The involvement of Justice Department attorneys in the decision-making process is absent from the prevailing media narrative following on the heels of Comey’s recommendation.  This is no doubt fostered by Comey’s prefatory comments noting one of the “unusual” characters of his statement: “I have not coordinated or reviewed this statement in any way with the Department of Justice or any other part of the government. They do not know what I am about to say.”

Here, Comey is making it explicit that the Department of Justice, including Lynch and her subordinate prosecutors, had no foreknowledge of his recommendation.  While elsewhere he suggests the recommendation is based on “productive conversations”  with prosecutors, Comey is rather unambiguous that his recommendation contains no direct input from them.  Thus, the recommendation reads as if Comey has actively seized for himself the mantle of prosecutorial discretion from the Justice Department — a power that is not only clearly outside of the FBI’s authority, but was never delegated to Comey to begin with.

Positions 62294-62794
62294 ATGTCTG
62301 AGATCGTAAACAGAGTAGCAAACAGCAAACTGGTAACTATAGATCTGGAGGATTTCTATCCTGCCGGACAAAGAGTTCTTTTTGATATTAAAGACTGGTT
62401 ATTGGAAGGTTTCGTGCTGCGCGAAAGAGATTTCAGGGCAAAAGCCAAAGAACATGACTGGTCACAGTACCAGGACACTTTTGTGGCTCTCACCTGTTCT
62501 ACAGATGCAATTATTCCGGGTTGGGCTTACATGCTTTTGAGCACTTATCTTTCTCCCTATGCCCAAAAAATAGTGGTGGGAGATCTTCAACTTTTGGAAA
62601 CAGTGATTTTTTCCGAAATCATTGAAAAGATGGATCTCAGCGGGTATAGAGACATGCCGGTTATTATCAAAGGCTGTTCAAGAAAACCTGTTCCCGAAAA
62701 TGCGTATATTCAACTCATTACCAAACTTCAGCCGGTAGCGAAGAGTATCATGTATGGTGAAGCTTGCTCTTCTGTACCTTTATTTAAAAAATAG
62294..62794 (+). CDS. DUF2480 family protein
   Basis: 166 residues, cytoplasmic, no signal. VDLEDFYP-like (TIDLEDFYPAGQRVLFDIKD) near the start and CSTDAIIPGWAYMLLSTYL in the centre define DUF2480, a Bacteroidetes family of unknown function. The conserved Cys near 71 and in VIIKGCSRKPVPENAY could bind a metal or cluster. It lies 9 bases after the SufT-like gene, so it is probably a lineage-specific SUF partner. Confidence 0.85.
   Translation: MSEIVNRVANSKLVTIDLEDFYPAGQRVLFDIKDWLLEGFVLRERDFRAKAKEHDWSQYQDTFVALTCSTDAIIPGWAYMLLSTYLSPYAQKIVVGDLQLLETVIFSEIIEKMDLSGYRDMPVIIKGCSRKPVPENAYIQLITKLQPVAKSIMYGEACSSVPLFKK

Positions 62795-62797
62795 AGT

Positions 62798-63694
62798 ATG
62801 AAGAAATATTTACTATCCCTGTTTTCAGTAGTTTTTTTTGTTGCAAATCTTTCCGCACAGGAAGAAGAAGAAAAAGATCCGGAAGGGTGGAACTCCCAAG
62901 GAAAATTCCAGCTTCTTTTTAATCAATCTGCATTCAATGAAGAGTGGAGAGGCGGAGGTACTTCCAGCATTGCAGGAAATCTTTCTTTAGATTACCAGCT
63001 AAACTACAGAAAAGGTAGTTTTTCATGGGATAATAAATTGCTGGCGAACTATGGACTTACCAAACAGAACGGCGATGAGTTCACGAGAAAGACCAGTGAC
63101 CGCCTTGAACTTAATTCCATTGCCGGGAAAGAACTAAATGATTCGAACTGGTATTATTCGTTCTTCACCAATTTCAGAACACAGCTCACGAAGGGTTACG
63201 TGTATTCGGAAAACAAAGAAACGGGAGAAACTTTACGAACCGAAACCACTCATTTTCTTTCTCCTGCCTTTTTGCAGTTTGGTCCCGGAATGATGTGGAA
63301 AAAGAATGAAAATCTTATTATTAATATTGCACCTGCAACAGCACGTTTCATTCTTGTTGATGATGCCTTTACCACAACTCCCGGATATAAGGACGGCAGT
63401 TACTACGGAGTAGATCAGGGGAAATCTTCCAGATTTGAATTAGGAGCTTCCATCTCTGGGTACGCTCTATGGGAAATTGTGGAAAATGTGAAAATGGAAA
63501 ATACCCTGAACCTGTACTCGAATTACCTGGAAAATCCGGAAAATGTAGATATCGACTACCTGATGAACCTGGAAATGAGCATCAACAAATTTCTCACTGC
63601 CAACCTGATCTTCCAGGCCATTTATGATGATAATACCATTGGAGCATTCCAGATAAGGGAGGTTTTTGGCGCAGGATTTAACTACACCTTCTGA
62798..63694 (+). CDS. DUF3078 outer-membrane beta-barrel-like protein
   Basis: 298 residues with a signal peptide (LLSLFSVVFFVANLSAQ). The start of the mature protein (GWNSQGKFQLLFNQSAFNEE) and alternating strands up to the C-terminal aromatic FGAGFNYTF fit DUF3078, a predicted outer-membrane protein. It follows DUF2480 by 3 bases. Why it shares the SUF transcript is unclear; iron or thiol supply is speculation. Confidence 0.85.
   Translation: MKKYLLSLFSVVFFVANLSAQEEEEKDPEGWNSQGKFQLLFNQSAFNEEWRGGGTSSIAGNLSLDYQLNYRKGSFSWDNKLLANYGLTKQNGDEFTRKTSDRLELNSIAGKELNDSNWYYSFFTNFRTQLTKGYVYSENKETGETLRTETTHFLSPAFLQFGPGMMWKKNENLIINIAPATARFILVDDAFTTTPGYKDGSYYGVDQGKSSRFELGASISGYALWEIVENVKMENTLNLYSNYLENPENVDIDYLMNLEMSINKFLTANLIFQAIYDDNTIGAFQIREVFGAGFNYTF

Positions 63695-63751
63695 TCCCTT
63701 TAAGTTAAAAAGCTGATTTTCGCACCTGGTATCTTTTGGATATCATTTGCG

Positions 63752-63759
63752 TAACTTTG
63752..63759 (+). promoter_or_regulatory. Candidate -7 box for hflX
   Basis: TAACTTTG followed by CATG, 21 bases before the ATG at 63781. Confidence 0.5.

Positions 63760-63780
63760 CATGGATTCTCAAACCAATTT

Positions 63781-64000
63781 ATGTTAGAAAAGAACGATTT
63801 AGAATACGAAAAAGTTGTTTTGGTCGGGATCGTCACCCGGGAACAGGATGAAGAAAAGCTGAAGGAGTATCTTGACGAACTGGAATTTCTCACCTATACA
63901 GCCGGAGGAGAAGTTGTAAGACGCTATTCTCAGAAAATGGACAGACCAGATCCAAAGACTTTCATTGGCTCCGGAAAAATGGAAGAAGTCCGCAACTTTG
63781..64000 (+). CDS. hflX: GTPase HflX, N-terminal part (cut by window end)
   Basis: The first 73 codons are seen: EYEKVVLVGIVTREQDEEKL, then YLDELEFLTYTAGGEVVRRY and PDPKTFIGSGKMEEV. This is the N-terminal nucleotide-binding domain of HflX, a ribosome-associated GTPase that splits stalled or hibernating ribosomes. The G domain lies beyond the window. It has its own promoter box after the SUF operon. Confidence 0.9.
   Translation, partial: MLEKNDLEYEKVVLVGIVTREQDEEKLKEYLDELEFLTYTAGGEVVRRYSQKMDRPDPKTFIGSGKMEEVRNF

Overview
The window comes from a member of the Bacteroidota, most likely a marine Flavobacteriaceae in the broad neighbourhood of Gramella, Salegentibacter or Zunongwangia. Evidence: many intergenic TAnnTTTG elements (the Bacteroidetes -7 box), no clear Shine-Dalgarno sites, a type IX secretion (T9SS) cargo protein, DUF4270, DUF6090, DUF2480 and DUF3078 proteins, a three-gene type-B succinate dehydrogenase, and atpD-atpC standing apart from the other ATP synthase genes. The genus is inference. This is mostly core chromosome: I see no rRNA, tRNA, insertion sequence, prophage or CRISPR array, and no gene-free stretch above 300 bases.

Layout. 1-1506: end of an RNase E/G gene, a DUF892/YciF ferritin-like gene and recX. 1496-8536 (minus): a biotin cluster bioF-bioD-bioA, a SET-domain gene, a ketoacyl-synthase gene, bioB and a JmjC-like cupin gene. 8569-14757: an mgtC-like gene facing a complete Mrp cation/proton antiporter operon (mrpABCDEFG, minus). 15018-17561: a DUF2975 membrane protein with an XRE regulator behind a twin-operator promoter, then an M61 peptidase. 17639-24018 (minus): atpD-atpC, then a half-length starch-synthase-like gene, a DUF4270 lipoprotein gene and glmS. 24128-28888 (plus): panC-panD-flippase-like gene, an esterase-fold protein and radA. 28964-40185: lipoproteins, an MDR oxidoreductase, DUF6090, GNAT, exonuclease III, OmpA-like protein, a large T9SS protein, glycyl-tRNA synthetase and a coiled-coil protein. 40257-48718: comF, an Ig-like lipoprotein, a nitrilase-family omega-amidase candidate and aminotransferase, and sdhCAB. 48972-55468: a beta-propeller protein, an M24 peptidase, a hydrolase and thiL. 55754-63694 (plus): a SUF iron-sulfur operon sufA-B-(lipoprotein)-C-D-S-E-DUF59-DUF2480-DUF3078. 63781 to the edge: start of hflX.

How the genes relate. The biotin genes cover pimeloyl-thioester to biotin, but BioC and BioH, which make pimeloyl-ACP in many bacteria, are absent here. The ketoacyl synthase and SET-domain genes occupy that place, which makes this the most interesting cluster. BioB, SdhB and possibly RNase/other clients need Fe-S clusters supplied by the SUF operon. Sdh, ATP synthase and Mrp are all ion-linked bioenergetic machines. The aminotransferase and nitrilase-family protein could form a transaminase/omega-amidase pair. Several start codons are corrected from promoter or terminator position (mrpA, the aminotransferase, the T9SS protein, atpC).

Whereas the role of prosecutors is practically eviscerated from Comey’s recommendation, they make a fleeting re-appearance in Lynch’s terse statement closing the case the day after Comey’s announcement.  According to Lynch, she accepted the “unanimous recommendation” of “FBI Director James Comey and career prosecutors and agents.”  Notably, there is no reference to such a “unanimous recommendation” in Comey’s statement — rather, Comey makes it clear that the statement does not reflect their concurrence but is instead a recommendation communicated to the prosecutors themselves.  Furthermore, between the time of Comey’s statement and Lynch’s statement, there was never a public declaration concerning the content of any recommendation from Lynch’s subordinate prosecutors.